Monday, 24 April 2017

Caister Marconi radio station makes nearly 200 contacts



Right: Rodney G0CBO and Kim G4WUG contact another other 
radio amateur with Morse code from GB0CMS at 
Caister Lifeboat on International Marconi Day.





















Members of the Norfolk Amateur Radio Club (NARC) managed to contact 193 other radio amateurs in 31 different countries on Saturday 22nd April 2017 when they took part in the annual International Marconi Day at the Caister Lifeboat Visitor Centre to mark the inventor's birthday.

Using the call GB0CMS and a mixture of Morse code, telephony (speech) and data (PSK), contacts were made with other radio amateurs across the UK, Europe, Australia and the USA.

Notable contacts were with other special Marconi stations in the UK, Italy, and Ireland.

NARC ran the all-day special event station at Caister Lifeboat to commemorate the village's original Marconi Wireless Station, which was established at Caister in 1900. The station was in a house in the High Street known as Pretoria Villa and its original purpose was to communicate with ships in the North Sea and the Cross Sands lightship.

On Saturday, the closest to Guglielmo Marconi's birthday, stations around the world are set up at sites with historical links to the inventor's work. These include Poldhu in England; Cape Cod Massachusetts; Glace Bay, Nova Scotia; Villa Griffone, Bologna, Italy and many others.

Visitors to the station including many other local radio amateurs and members of the public.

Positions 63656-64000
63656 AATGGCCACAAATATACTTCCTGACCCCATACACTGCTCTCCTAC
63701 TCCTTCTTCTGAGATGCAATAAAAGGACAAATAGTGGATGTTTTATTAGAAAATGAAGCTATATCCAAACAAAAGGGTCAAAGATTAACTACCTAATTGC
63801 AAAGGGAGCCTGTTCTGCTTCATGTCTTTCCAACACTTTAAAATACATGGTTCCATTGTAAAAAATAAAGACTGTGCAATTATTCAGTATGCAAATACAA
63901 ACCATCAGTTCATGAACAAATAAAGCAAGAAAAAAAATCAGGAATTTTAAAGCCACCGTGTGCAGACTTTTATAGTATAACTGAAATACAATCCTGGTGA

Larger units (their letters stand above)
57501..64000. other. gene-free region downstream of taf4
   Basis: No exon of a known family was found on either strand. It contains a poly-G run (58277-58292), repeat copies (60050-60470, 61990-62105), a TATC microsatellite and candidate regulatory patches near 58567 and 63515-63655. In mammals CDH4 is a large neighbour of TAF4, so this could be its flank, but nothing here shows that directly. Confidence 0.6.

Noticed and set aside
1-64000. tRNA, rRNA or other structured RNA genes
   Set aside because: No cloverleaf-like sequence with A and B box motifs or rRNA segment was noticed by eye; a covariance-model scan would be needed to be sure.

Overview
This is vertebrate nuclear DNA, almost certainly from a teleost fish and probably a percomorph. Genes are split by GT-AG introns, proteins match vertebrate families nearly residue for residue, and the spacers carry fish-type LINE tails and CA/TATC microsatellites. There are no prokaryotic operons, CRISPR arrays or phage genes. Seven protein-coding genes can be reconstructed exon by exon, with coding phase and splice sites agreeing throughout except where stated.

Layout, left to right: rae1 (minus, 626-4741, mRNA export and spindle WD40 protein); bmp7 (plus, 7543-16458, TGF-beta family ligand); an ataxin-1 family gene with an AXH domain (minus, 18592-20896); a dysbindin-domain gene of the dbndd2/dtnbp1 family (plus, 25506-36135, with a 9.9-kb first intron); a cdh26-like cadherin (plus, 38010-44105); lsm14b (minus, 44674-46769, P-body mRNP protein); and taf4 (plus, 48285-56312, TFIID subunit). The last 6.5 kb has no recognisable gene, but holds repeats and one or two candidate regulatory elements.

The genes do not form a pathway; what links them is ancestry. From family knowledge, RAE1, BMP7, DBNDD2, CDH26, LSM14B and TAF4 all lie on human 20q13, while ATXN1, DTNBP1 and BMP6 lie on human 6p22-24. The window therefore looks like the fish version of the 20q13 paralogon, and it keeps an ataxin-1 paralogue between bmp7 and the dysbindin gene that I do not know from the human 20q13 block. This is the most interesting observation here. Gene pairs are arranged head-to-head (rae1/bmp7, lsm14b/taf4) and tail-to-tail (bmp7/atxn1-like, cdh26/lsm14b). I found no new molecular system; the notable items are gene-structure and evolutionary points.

Steve G0KYA, who organised the event, said: “Conditions weren’t brilliant due to the effects of a solar coronal hole, but we started off by talking to Ian VK3MO, an amateur near Melbourne, Australia on SSB.

“We then went on to make contacts with other radio enthusiasts all over Europe and as far as North Carolina, USA using speech, PSK and Morse code.

“New this year was CW operation on 30m, which proved very effective with long runs into Europe using a new prototype end fed half wave antenna (EFHW). We also had the club IC-7300 running on 40m, which worked well but highlighted a few things we need to check, such as the overload light flashing when the other station was on 30m and we tried to work on 20m.”

“My thanks to everyone who helped on the day and to to Caister Lifeboat for letting us set up the station.”

The equipment used was 100W from an Icom IC-756 Pro3 (30/20m) and Icom IC-7300 (40m). Antennas were a W5GI dipole on 40m and G0KYA's monoband end-fed half-wave verticals for HF.

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